As the body starts to get used to the practice, you can increase the challenge - this could be by adding in extra Core Planks, progressing to different kinds of arm balances or moving dynamically through asanas.
You can also include explosive actions into your practice like jumping from Downward Facing Dog to the front of the mat, or Handstand hops as in Jeff Phenix's class: Strong, short flow 30 minutes, Vinyasa Flow, Level 1, 2 (for EkhartYoga members)
Holding yoga poses for longer
Increasing the length of time we hold poses is one of the most simple ways of building up strength quickly without equipment and allows us to see how we are progressing. These are examples of isometric exercises, also known as static strength training.
Try staying in poses for up to a minute or two, or up to 10 deep breaths for hand balances like Crow and Handstand. Always come out of the pose (carefully) if you feel you losing good form and alignment or if you are sacrificing the quality of your breath.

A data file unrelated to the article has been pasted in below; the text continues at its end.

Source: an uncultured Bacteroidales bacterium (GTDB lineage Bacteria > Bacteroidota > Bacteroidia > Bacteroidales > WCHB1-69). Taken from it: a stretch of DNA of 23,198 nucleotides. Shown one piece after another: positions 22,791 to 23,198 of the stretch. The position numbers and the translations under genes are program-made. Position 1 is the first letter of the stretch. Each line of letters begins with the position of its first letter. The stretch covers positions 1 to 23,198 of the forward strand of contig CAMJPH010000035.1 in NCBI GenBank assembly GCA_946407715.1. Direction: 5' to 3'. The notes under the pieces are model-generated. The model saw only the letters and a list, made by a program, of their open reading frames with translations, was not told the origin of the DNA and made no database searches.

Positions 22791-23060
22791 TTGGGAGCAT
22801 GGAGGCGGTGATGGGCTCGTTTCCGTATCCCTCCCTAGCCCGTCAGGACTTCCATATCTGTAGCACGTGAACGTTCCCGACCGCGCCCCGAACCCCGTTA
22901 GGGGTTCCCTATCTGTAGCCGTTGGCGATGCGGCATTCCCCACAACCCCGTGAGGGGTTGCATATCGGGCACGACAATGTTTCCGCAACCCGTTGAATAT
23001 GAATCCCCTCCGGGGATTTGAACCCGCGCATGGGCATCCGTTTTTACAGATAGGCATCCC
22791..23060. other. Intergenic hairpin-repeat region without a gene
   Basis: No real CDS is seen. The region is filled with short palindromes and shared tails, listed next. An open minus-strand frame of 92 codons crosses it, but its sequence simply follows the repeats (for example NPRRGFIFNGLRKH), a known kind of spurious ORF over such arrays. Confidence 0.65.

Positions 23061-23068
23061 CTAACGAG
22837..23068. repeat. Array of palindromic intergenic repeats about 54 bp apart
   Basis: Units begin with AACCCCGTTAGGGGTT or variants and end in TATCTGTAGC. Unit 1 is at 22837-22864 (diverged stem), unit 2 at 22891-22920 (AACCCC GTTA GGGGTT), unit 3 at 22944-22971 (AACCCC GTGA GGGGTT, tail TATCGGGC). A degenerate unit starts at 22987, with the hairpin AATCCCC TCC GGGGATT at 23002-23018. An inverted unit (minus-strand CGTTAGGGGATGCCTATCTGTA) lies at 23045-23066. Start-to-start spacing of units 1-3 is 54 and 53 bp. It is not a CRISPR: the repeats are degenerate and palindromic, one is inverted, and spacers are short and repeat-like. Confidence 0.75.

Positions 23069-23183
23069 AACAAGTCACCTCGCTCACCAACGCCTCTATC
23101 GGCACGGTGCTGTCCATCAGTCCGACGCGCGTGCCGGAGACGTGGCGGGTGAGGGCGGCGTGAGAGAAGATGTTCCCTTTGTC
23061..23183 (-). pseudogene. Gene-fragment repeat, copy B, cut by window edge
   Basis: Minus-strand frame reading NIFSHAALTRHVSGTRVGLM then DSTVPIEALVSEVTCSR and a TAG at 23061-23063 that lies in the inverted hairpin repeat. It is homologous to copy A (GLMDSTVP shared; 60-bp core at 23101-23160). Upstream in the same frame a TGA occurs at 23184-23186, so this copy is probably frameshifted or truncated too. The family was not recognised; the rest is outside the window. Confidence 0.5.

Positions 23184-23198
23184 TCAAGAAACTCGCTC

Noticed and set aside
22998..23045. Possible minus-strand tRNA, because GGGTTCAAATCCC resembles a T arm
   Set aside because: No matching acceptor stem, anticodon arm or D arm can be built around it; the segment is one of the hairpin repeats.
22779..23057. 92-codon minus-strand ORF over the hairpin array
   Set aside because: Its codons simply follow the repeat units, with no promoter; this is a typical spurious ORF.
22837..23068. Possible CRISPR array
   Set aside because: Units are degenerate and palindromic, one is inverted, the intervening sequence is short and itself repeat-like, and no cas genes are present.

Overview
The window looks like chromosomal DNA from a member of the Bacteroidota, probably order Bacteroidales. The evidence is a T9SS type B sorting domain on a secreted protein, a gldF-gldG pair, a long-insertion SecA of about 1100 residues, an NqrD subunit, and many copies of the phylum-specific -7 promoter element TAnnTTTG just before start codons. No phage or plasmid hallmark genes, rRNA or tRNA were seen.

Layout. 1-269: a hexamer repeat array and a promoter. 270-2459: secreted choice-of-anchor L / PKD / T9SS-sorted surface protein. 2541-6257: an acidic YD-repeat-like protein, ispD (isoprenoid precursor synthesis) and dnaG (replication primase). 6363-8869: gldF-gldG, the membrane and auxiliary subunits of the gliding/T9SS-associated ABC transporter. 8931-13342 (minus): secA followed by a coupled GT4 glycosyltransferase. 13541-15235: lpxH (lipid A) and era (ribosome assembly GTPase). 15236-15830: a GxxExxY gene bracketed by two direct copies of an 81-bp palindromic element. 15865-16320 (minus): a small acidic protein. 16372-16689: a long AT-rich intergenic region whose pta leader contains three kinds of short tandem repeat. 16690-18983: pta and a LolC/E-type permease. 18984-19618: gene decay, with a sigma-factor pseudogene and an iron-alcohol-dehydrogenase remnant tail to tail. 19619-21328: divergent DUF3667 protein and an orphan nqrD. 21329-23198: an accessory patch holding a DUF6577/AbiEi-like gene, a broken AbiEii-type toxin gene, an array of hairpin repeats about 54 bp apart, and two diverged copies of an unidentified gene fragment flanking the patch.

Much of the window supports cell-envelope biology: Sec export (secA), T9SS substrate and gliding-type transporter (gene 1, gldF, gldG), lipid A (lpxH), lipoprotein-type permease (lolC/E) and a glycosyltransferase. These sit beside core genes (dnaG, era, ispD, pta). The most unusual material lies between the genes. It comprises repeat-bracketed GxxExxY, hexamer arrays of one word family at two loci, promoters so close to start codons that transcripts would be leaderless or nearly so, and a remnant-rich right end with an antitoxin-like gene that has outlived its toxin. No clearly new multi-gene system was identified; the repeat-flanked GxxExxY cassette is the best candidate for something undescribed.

- EkhartYoga members can try this in class with Esther Ekhart in Burn Baby Burn and Peaceful energy with 1 minute holds.
But is yoga enough?
So can we get the benefits of strength training through yoga alone? The first thing is to look at our motivation and goals around getting stronger. As we said earlier, yoga is a form of functional strength training so it helps us to build enough strength for our day to day activities - and more depending on how we practise.